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Stardust Spacecraft
Credit: NASA, JPL
An artist's drawing of the Stardust spacecraft, which was launched in February of 1999 and returned the first samples from a comet. Stardust used a special material called aerogel to sweep up and trap dust particles. In this drawing you can see the aerogel array extending up from the spacecraft as it collects particles flying off the comet Wild 2. The aerogel was folded into a capsule and sent back to Earth so that scientists can study the composition of the particles. The aerogel capsule landed in the Utah Test and Training Range on January 16, 2006. Stardust@home is a citizen science project that looks for particles trapped in the aerogel. For more information, see the Stardust Website.
Nucleus of Comet Wild 2
Credit: NASA, JPL
Comet Wild 2. This image was one of many taken by the Stardust spacecraft as it flew past Comet Wild 2 on January 2, 2004. The image was taken at a distance of approximately 500 km (311 miles) and shows Wild 2's nucleus, which is thought to be about 4 kilometers (2.5 miles) in diameter.

Comets, Meteors and Asteroids

Comets, asteroids, and meteors are often grouped together since they are all basically the same thing: small pieces of rock and/or ice that aren't part of a major planet.

Comets

Comets are objects composed mostly of ice and dust that grow tails when they approach the sun. All comets have a nucleus, which is the hard rock/ice object. When a comet nucleus nears the sun, solar energy begins to heat the ice and vaporize it. The gas flies off the comet, sometimes violently enough to break the nucleus apart, and throws dust up with it. The gases form a cloud around the nucleus called the coma. Some of the gas is stripped of electrons and blown back by the solar wind. This forms a bluish colored ion tail. The dust particles are pushed away from the comet by solar radiation, forming a dust tail that can be many millions of miles long. The dust tail is the easiest to see with the unaided eye, but occasionally the ion tail is visible as well. Each time a comet passes close to the sun, it loses more of its ice. Eventually, after many passes, the comet may no longer have enough material to form tails. Its surface will be covered by dark dust and it will look more like an asteroid.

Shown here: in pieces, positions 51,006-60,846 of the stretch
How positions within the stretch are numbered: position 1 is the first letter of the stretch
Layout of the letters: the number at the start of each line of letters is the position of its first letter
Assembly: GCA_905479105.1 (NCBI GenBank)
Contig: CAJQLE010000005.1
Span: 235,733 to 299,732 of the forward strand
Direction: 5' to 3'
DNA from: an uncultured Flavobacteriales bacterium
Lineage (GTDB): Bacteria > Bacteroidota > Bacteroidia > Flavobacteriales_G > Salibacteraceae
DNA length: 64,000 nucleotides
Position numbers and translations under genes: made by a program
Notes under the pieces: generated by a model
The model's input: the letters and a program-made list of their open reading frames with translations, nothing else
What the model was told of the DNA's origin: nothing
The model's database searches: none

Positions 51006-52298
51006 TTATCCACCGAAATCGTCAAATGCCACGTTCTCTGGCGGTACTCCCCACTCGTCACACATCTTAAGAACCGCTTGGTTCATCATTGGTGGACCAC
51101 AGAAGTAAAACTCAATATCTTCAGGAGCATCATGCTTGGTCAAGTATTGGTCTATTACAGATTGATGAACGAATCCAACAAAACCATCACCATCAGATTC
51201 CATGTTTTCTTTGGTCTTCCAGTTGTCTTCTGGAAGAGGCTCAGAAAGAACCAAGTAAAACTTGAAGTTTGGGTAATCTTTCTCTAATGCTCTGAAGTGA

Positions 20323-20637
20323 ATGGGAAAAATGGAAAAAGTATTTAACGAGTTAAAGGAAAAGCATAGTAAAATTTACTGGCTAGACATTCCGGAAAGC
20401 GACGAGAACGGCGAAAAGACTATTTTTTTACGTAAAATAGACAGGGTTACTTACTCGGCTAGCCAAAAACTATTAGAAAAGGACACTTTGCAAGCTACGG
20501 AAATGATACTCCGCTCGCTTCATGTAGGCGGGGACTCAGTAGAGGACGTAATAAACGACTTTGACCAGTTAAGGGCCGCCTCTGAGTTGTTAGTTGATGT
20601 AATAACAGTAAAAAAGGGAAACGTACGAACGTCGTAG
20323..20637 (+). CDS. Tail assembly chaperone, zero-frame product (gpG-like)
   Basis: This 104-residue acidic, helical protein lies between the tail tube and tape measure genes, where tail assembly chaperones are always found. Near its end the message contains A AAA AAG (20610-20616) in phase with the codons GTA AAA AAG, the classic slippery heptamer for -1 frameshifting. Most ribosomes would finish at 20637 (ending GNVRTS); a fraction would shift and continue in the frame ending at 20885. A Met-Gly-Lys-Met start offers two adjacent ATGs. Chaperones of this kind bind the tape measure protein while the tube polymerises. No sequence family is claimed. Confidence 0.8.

Comets come from two places in the Solar System: the Oort Cloud and the Kuiper Belt. The Oort Cloud is a spherical halo of comets surrounding the Solar System at a distance of around 50,000 Astronomical Units. (One Astronomical Unit equals the distance from Earth to the Sun.) Comets from the Oort Cloud have long orbital periods and can enter the solar system from many different directions. The Kuiper Belt is a ring of icy objects beyond the orbit of Neptune (30-100 AU). It lies (more or less) in the plane of the solar system and is a reservoir for the short period comets that we see. The first Kuiper Belt Objects (KBOs) were discovered in the early 90s, and they captured the interest of astronomers because they are probably the oldest, most pristine material in the solar system. Studying KBOs is difficult because they are distant and very small, but more have been discovered over the last few years as telescope and instrument technologies have improved. Astronomers now know of a few hundred KBOs, including a large object called Quaoar which is half the size of Pluto. Quaoar is the largest solar system object discovered since Pluto and Charon, and it reinforces the idea that there might be other large KBOs that are still undiscovered.